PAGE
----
If Houston can pull off an re imagining of the Astrodome, I have hope for the Coliseum. I think Portland needs to think beyond an arena. I would be in favor of keeping the glass exterior, gutting the interioir, and establishing a year-round open-air market... A "Saturday Market on Steroids" if you will...

Yesterday, Houston voters voted against the effort to save the Astrodome.

Quote:

After Texas voters on Tuesday rejected a referendum that would have authorized up to $217 million in bonds to turn the Astrodome into a giant convention and event center, the stadium is likely to be demolished.
So much for that.

scleeb Nov 7, 2013 2:31 AM

Quote:

Originally Posted by 2oh1 (Post 6329899)
Yesterday, Houston voters voted against the effort to save the Astrodome.



So much for that.

I just read that the Astrodome has been nominated to the National Register of Historic Places. The Texas Historical Commission held a hearing on October 19 and the nomination was heard by the Sate Board of Review. So, once the Feds sign off, it's a done deal.

So... if the Astrodome gets listed, will it still be demolished? If yes, that may mean the Historical Registration is not the "silver bullet" everyone thinks it is...

MarkDaMan Nov 7, 2013 4:20 AM

Quote:

Originally Posted by scleeb (Post 6329950)
I just read that the Astrodome has been nominated to the National Register of Historic Places. The Texas Historical Commission held a hearing on October 19 and the nomination was heard by the Sate Board of Review. So, once the Feds sign off, it's a done deal.

So... if the Astrodome gets listed, will it still be demolished? If yes, that may mean the Historical Registration is not the "silver bullet" everyone thinks it is...

I'm not completely sure, but I believe being listed on the National Register of Historic Places only 'encourages' the preservation and restoration of the property, not an actual mandate to do so. I think each city or county devises their own rules on how to handle historical places.

maccoinnich Jul 22, 2014 5:41 AM

Interesting that Cordish even have a representative in Portland to meet with the mayor. Personally I think anything that could bring life to the Rose Quarter is a good thing, even if it's filled with Olive Gardens and Hard Rock Cafes.

Quote:

Portland Mayor Charlie Hales takes meeting with developer that proposed 'terrible' JumpTown district

http://imgick.oregonlive.com/home/ol...816-mmmain.jpg

The last word that many Portlanders may remember about The Cordish Companies wasn't flattering.

"Terrible."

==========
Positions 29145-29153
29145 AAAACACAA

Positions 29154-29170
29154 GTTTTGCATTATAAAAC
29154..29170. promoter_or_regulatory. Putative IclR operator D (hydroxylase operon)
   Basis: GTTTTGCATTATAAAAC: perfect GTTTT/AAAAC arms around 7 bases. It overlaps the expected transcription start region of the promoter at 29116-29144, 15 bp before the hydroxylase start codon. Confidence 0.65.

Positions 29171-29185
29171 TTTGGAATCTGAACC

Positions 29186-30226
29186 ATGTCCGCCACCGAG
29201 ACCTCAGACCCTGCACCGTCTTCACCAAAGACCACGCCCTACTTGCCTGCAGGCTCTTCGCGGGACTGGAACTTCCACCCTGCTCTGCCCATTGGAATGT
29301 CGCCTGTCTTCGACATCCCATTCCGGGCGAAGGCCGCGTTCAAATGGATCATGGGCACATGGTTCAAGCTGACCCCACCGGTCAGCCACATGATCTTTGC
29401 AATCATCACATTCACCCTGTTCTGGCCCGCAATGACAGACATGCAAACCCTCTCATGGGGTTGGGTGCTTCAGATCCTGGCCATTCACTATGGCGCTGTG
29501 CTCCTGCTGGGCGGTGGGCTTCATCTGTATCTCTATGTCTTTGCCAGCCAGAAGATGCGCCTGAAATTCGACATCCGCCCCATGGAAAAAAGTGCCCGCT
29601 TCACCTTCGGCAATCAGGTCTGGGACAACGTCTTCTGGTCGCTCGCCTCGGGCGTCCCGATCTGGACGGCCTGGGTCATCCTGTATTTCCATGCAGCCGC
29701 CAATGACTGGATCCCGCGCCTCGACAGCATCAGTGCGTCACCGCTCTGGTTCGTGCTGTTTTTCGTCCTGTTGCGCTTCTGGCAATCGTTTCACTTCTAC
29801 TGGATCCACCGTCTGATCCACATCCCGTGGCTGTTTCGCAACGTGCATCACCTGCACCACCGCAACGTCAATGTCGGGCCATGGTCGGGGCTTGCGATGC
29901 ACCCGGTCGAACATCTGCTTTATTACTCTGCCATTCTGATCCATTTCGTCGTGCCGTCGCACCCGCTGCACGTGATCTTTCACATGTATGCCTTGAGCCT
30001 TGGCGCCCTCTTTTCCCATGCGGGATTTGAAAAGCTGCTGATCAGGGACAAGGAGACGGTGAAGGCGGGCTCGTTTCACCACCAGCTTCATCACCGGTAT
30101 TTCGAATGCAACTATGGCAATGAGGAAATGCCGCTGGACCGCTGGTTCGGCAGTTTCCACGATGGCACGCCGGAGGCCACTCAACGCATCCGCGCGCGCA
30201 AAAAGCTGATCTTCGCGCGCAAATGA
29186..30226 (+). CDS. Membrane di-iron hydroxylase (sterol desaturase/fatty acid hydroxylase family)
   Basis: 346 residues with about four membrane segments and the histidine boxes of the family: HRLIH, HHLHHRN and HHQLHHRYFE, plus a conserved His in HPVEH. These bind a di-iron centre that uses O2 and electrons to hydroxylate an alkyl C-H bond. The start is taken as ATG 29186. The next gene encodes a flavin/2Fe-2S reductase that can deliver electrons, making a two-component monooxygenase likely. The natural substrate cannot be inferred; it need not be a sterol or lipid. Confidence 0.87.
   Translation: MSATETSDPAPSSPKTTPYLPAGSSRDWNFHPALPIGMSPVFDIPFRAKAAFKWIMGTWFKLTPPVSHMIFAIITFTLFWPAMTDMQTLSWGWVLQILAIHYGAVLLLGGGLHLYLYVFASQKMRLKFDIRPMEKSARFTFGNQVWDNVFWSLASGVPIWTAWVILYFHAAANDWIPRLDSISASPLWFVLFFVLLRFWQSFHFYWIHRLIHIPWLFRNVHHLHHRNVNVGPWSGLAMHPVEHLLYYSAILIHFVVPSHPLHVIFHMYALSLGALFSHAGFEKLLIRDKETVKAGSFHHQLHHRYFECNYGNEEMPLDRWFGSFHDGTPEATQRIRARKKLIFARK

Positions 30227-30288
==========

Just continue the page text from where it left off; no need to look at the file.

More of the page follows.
That's what then-Mayor Sam Adams had to say about early drawings for a proposed Rose Quarter entertainment district from the Trail Blazers and Baltimore-based Cordish.

"The most un-Portland-like, significantly un-Portland like, renderings of what it would be," Adams said of the so-called JumpTown proposal in 2010.

On that note, guess who is back in town?

Portland Mayor Charlie Hales had a one-hour "check in" with Cordish representatives last Thursday.

Asked about the purpose of the meeting, Dana Haynes, a spokesman for Hales, said this in an email:

"I'm told it was an introductory meeting with a company the mayor didn't know much about," Haynes said. "Meet-and-greet."
...continues at the Oregonian.

Derek Jul 22, 2014 6:24 AM

I've never seen that rendering before. Who cares if it's "un-Portland like". I think it looks awesome. :haha:

It's good to see Hales at least meeting with that company again.

maccoinnich Sep 4, 2014 6:05 AM

Didn't even realize this was happening. Guess I'm not much of a sportsfan.

Quote:

How the Moda Center will look after its $16M refurbishment (Renderings)

http://media.bizj.us/view/img/3606361/bunk.png

Alli Pyrah

Refurbished seats, new restaurants featuring local food, renovated private suites and a new bar featuring panoramic views of downtown Portland are just some of the improvements that Trail Blazers fans will see when the new basketball season starts next month.

Work is almost complete on the $16 million-worth of improvements that the Trail Blazers and Rip City Management announced back in March. The team expects all work to be finished by the time the new season starts on October 28.

Real Estate Inc. visited the stadium this afternoon for a media tour with some of the team's management executives and Joshua Peterson of GBD Architects, the firm that designed the upgrades. On Friday, we will publish an interview with Peterson about some of the challenges the architects faced, including structural surprises, circus animals and maintaining a stable temperature in a room surrounded by glass.

...continues at Portland Business Journal.

maccoinnich Sep 26, 2014 11:14 PM

Quote:

Portland to study options for Veterans Memorial Coliseum, including demolition

http://imgick.oregonlive.com/home/ol...b9764ec8ce.jpg

Two years after the planned renovation of Veterans Memorial Coliseum fell apart, Portland officials are still trying to figure out how to salvage the city's aging sports venue.

The options:
  • renovate or remodel the 54-year-old glass box
  • continue operations as-is
  • close it down